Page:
This traces to a memorable night in May, when Mike Fiers threw a no-hitter against the Reds. His surge stretched into June, a tidy month in which he won all four of his decisions, and he’s showing no signs of slowing down in July.

Fiers extended his winning streak to a career-high seven games Friday night, ushering the A’s to a 5-1 victory over the visiting Chicago White Sox. Oakland flexed its muscles with three solo home runs, courtesy Ramon Laureano, Jurickson Profar and Mark Canha.

But the story starts with Fiers, who hasn’t lost since May 1. How long ago is that? Put it this way: The Warriors held a 2-0 series lead on Houston in their second-round NBA playoff series, and Kevin Durant hadn’t yet hurt his calf, much less his Achilles.

Or consider these numbers: Fiers is 7-0 over his past 12 starts, with a 2.09 ERA. Narrow the scope and he’s 3-0 in his past five starts, with a 1.09 ERA.

If you’re seeking an explanation for Fiers’ success, start with this: He throws strikes. Fiers walked only one batter in 7 ⅔ scoreless innings Friday night, and he’s walked just two in his past three outings (covering 20 ⅓ innings).

“That’s the biggest thing, not giving free passes,” Fiers said. “Every kid I teach or talk to about pitching, the first thing is command. That takes you a long way. … I’m going right after hitters and trusting my defense.

“It’s just getting in a rhythm. I didn’t feel like things were clicking in spring training, but it’s a long season.”

The White Sox threatened in the third, putting runners at first and second with one out. Fiers then struck out Yoan Moncada, the No. 2 hitter in the lineup, to bring ever-imposing Jose Abreu to the plate.

Abreu stands 6-foot-3, weighs 255 pounds and owns similarly eye-catching power numbers (21 homers and 66 RBIs). He made Fiers work, fouling off four pitches, including two with a full count on him.

Finally, on the eighth pitch of the at-bat, Abreu chased a high, 92-mph fastball. He missed, and Fiers walked away unscathed.

He ultimately threw 111 pitches, his second-most this season (behind 131 in the no-hitter), and 77 of them were strikes.

“He’s the one guy you’re not worried about throwing a ton of pitches,” manager Bob Melvin said. “Another terrific start by him.”

Fiers needs to lean on his command because his stuff is not overpowering. He counts as a prime example: Pitching is about getting hitters out, not lighting up the radar gun.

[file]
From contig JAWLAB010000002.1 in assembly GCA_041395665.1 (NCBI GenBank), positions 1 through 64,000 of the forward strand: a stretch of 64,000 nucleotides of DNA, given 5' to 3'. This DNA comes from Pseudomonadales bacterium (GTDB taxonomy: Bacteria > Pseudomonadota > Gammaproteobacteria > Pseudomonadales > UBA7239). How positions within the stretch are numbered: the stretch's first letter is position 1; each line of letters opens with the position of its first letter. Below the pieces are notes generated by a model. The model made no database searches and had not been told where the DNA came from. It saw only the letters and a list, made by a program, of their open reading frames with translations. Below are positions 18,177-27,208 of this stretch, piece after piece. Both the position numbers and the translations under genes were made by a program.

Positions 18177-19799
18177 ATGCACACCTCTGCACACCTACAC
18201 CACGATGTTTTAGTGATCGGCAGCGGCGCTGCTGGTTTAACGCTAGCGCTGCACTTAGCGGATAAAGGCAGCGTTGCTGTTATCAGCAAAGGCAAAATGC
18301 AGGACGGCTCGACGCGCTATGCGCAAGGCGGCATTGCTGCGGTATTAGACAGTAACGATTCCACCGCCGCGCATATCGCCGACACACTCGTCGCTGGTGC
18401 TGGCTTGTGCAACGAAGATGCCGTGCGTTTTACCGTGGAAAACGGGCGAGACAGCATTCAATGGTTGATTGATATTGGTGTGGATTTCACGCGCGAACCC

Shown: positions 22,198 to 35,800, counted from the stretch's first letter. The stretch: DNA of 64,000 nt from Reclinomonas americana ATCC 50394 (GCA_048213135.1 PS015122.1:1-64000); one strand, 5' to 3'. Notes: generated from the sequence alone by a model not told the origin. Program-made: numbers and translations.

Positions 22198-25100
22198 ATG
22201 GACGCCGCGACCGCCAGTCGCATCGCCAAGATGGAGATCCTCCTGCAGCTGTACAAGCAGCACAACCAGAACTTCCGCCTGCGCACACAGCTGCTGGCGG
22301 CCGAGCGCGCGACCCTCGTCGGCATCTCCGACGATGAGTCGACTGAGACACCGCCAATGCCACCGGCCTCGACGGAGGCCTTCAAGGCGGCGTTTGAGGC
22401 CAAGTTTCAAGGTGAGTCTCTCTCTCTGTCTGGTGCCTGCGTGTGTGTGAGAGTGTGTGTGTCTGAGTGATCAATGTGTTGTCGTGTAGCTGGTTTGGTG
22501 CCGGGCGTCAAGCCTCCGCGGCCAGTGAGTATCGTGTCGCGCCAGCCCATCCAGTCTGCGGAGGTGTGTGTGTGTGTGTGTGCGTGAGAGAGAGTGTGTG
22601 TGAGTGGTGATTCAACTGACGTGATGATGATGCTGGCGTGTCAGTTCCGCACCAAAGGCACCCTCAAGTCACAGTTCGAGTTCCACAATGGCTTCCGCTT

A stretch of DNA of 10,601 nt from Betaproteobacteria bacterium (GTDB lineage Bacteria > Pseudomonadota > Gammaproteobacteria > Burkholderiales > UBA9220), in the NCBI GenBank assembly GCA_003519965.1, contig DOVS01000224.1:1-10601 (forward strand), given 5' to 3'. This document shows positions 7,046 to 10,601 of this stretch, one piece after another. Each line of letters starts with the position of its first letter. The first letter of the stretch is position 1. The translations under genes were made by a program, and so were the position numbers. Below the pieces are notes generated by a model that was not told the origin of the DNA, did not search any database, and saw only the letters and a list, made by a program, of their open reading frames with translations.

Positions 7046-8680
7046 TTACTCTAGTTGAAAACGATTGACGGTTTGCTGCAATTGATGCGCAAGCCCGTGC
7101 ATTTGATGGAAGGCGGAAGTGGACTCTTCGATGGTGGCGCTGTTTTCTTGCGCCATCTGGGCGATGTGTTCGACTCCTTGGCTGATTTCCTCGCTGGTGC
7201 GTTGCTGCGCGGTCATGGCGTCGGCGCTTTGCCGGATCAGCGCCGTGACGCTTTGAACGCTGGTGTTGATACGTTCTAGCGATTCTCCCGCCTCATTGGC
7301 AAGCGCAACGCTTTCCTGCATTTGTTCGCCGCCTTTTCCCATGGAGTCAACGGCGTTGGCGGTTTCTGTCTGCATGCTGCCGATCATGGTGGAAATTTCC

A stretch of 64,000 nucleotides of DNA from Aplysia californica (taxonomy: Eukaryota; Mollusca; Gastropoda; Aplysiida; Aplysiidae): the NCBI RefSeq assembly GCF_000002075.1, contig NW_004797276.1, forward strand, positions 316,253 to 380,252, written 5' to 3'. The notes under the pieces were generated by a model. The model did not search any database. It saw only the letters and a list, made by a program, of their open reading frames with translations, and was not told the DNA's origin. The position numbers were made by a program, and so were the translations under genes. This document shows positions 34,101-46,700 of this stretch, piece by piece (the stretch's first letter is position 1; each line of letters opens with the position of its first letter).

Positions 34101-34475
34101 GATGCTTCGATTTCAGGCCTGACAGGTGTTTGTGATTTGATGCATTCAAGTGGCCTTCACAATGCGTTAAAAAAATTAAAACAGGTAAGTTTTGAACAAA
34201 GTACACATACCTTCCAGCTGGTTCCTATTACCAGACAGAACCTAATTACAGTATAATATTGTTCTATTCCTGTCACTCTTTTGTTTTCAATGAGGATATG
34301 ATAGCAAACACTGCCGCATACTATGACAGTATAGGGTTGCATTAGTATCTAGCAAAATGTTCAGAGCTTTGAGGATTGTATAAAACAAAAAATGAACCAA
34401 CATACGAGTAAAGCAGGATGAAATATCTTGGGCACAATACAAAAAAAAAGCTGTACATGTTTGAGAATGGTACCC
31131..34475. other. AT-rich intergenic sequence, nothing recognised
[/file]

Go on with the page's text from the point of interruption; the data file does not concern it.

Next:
“He doesn’t have an overpowering fastball, velocity-wise, but it spins pretty well in the zone and it’s tough to catch up to,” Melvin said. “He throws his curveball out of the same spot (release point), and now he throws a cutter and sinker every now and then. Different repertoire.”

A’s hitters gave Fiers an early, welcome cushion. Matt Chapman, Matt Olson and Khris Davis strung together consecutive singles in the first inning, putting Oakland ahead 1-0 on Davis’ first RBI since June 25.

Then, in the second, Laureano crushed a solo home run — the ball quickly and majestically soared into the second deck beyond the left-field wall, traveling 430 feet. Laureano now has 17 homers this season and three in his past three games.

Profar, starting for only the third time in eight games, followed Laureano with another solo homer, off the façade below the second deck in right field. This was Profar’s 11th of the season, and marked the sixth time the A’s have hit back-to-back homers.

Canha joined the party in the sixth, launching one over the center-field wall. The A’s now have 148 home runs this season, including 97 in the past 51 games.

Also worth noting: None of Friday night’s blasts came from the big-bopping trio of Chapman, Olson and Davis.

“You look at 1 through 4 in our lineup and that’s pretty impressive,” Melvin said. “But 5 through 9, depending on who we’re hitting where, has the ability to do some damage. I think it’s one of the deeper lineups in the league.”

So can Oakland, now 51-41 and six games behind division-leading Houston, duplicate last year’s second-half surge into the playoffs?

“Ninety-seven is going to be a stretch at this point,” Melvin said before the game, referring to his team’s 2018 win total. “ … But I think we can get stronger in the second half.”

Ron Kroichick is a San Francisco Chronicle staff writer. Email: Twitter: @ronkroichick

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